Pastured Eggs — This is real life at its finest. These hens get to roam free — feel the dirt between their scaly toes and peck at the ground all they want. They are loved and cared for as nature allows it, and the only cleansing process that the eggs go through might be a quick damp rag cloth if you’re buying them at the farmers market.
Which brings me to my next question….
Should you wash and refrigerate your eggs?
And that answer is, NO.
If your eggs have not come from the store or have not been washed, they can sit on your counter. If they have come from the store or have been washed, they need to go into the fridge.
All eggs have a protective coating on them when laid. The hens body puts this protective coating on so that bacteria and other nasty things cannot go through the shell. When the eggs are washed, you wash the protective coating off of the shell. This allows Salmonella and other bacteria to get into the egg, which could potentially harm you and your family. On our homestead, we suggest not washing our pasture raised eggs until you are ready to use them. If you must wash them, simply wipe them off with a slightly damp rag, but you’ll still have to place them in the fridge since you wiped them down.
We also don’t suggest refrigeration. Eggs with the bloom still intact can sit on the counter in a pretty little basket for a week or more. After that, we suggest putting them into the fridge just to help slow the aging process. If you insist on washing your eggs, they must be refrigerated after washing. We are the only country that supports refrigeration of eggs due to the process that our commercial eggs go through here, which they do not go through in other countries. Our food system has failed in the egg department. The very things they try to save us from are the very things they are putting into our food. If eggs come from the store or have been washed, they must go into the fridge. If they have come from a local farmer or from your own yard, no need to wash or refrigerate!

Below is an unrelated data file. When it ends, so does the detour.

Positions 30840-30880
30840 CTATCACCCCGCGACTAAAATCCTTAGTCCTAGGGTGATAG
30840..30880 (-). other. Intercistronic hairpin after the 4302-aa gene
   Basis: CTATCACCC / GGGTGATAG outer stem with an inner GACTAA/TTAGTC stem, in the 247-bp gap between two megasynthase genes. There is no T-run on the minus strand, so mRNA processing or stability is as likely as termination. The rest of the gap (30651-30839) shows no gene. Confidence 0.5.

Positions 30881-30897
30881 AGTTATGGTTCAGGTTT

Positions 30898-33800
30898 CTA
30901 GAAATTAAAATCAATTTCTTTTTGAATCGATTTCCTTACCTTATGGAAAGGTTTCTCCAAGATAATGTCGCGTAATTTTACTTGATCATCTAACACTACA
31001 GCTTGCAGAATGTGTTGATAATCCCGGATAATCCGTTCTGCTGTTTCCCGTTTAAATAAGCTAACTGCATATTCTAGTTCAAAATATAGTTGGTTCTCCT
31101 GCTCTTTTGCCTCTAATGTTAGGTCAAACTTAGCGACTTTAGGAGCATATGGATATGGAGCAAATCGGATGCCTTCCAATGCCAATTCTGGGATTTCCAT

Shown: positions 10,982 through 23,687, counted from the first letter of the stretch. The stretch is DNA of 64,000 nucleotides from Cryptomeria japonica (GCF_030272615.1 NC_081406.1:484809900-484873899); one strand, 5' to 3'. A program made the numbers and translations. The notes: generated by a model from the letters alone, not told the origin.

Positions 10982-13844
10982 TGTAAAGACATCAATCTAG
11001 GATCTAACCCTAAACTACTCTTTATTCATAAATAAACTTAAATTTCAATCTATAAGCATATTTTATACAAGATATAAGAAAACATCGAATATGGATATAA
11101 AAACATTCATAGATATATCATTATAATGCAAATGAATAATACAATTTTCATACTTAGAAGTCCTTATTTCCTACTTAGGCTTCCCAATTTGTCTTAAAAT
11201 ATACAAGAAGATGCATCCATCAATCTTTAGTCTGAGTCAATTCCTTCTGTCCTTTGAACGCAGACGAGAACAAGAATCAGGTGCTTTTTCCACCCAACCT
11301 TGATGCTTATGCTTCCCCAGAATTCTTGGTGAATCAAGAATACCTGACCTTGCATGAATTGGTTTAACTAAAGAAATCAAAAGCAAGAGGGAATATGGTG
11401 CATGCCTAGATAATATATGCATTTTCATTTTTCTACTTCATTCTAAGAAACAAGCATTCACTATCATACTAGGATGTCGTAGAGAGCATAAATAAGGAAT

Enough about that. Here are just a few local places where you can purchase eggs. Please feel free to comment below or on our facebook page if you offer eggs for sale or know of a great local place.
Croftburn Farm Market
16190 Germanna Hwy, Culpeper VA 22701
Moving Meadows Farm
254 East Davis Stree, Culpeper, VA
Ayrshire Farm | Home Farm Store
1 E. Washington St., Middleburg, VA
Heritage Hollow Farm Store
7 River Ln, Unit A, Sperryville, VA
Walnut Hill Farm
449 Kellogg Mill Rd, Falmouth, VA
J&L Green Farm
4010 Swover Creek Rd, Edinburg, VA
Sweet Blessings Farm
9648 South Pines Rd.
Warrenton, VA 20186
— Please contact before coming —
Amy Fewell is the Advertising Manager of The Piedmont Virginian Magazine. She resides in Rixeyville, VA along with her husband, son and loveable lab. They run a small “mini-homestead” and Amy owns her own photography business. For more information, visit their homestead website and Amy’s personal photography website.